Vergnügte Ruh, beliebte Seelenlust is one of Bach’s most well-known and beautiful cantatas. Today you will be hearing only the opening Aria (the entire cantata is roughly 20 minutes long), which introduces the thematic material that will be featured throughout the cantata. In addition to being drawn from the scriptures assigned for that day’s service in the liturgical calendar, the text of this Aria is also drawn from Georg Lehms’ Gottgefalliges Kirchen-Opfer (1711), which focuses on the human struggle to lead a virtuous life amidst the trials and temptations of life.
Our music for this week is the “Konzertmusik for String Orchestra and Brass, Opus 50” by German composer Paul Hindemith. The Konzertmusik was written in 1930 at the request of legendary Boston Symphony Orchestra conductor Serge Koussevitzky. It is the third “Konzertmusik” written by Hindemith in the year 1930, pairing with the “Konzertmusik for Viola and Chamber Orchestra” and the “Konzertmusik for Piano, Brass, and Harp.”
Hindemith, who lived from 1865 to 1963, is a contemporary of Stravinsky, Schoenberg, Bartok, and other mid-twentieth century composers whose music reflects the experience of living through two world wars. (Hindemith, whose wife was Jewish, was particularly shaped by the second world war). His music incorporates atonal strains of Romantic-era lyricism with jarring infusions of post-modern orchestration. Like other composers of this time, Hindemith sought to portray the struggle of rebuilding society in the wake of international conflict. In particular, he embraced the globalization of culture, language, and artistic heritage. His music reflects this viewpoint; one can hear the melodic lines of Italian opera, the full-blooded strength of the late Romantic era, the intrigue of Ravel’s turn-of-the-century Orientalism, and much more.
There are two parts to the Konzertmusik: Massig schnell, mit Kraft – Sehr breit, aber stets fliebend (“moderately fast, with power – very broad, but always flowing) and Lebhaft – Langsam – Im ersten Zeitmab (“Fast – Slow – Tempo primo”). These descriptions are, I believe, helpful when listening to this work. The varying tempi of this composition can make it difficult to pick out its melodic patterns, so having a perspective of “very broad, but always flowing” is instructive for understanding the atmosphere the composer is trying to convey.
We continue our series on the Top 25 Greatest Pieces of Classical Music with Felix Mendelssohn’s violin concerto in E Minor.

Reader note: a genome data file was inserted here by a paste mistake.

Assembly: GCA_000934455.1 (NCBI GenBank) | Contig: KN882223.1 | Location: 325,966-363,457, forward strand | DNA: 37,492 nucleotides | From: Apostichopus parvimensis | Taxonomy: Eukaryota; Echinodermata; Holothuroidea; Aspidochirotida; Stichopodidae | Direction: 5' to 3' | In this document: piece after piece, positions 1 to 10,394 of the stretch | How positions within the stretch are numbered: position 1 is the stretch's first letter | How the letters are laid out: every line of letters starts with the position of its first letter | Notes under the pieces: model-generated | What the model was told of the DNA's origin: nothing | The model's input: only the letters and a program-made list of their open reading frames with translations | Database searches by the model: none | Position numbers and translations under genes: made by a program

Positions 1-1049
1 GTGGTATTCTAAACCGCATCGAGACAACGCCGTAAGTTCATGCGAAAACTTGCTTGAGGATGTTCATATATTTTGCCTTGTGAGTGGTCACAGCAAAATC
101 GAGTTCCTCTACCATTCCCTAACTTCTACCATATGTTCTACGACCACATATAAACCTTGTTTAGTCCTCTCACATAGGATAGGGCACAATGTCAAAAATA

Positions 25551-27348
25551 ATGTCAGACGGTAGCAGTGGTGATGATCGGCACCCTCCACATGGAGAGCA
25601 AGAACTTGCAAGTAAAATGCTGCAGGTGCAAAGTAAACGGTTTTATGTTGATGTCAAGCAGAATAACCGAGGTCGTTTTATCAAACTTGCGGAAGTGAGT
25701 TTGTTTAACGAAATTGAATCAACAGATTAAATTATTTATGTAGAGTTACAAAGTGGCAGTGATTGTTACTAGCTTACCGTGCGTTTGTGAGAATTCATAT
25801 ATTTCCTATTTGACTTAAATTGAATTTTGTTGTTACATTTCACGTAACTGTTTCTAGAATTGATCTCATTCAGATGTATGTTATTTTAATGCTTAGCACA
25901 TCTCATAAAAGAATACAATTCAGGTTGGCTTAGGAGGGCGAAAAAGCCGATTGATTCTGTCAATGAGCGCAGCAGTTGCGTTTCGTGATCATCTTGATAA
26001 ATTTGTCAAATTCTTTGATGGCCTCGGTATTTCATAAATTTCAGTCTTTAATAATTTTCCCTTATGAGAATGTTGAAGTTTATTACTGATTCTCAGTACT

This was a difficult one to choose. There are so many fantastic and worthy Mendelssohn compositions to pick from – his light-hearted Overture to “A Midsummer Night’s Dream,” his delightful Songs Without Words, and his rollicking string octet. But his violin concerto is in a class of its own. I chose it because it is perhaps the closest thing to perfection in the entire violin repertoire. Everything in this concerto is perfectly balanced – texturally, harmonically, technically, emotionally – and I think the violinist Kirill Troussov does a marvelous job of bringing that across while also adding his own unique flavor.
The perfection of the Mendelssohn violin concerto is a result of the seven years Mendelssohn took to write it. He revised and edited relentlessly, striving for the perfectly-proportioned concerto. This approach may be explainable in light of who he wrote it for – his good friend, the violin virtuoso Ferdinand David. As a pianist who held David in very high esteem, Mendelssohn harbored a deep insecurity about his ability to write for the violin and was worried about letting his friend down.
David was known to have a light, airy, almost Mozartian sound that was best utilized in a chamber music setting (as opposed to a solo setting). You will hear the concerto’s chamber-music-like qualities throughout the second movement in particular, where the violinist and orchestra converse with frequent thematic trade-offs. You will also hear – particularly in the third movement – the kind of lightness and youth that is reported to have characterized David’s playing.
Mendelssohn’s violin concerto isn’t just about balance. It’s also about trailblazing, new ideas, and bravery. In fact, Mendelssohn took a lot of risks in the way he composed this concerto. For instance, he put the solo cadenza (a fancy word for “the time where the soloist gets to show off without the orchestra slowing him down”) in the middle rather than the end of the concerto. Another risk was the blending of the three movements together with no break in between them. The fact that Mendelssohn was able to incorporate these new ideas into his concerto while maintaining its elegance is yet another testimony to his genius.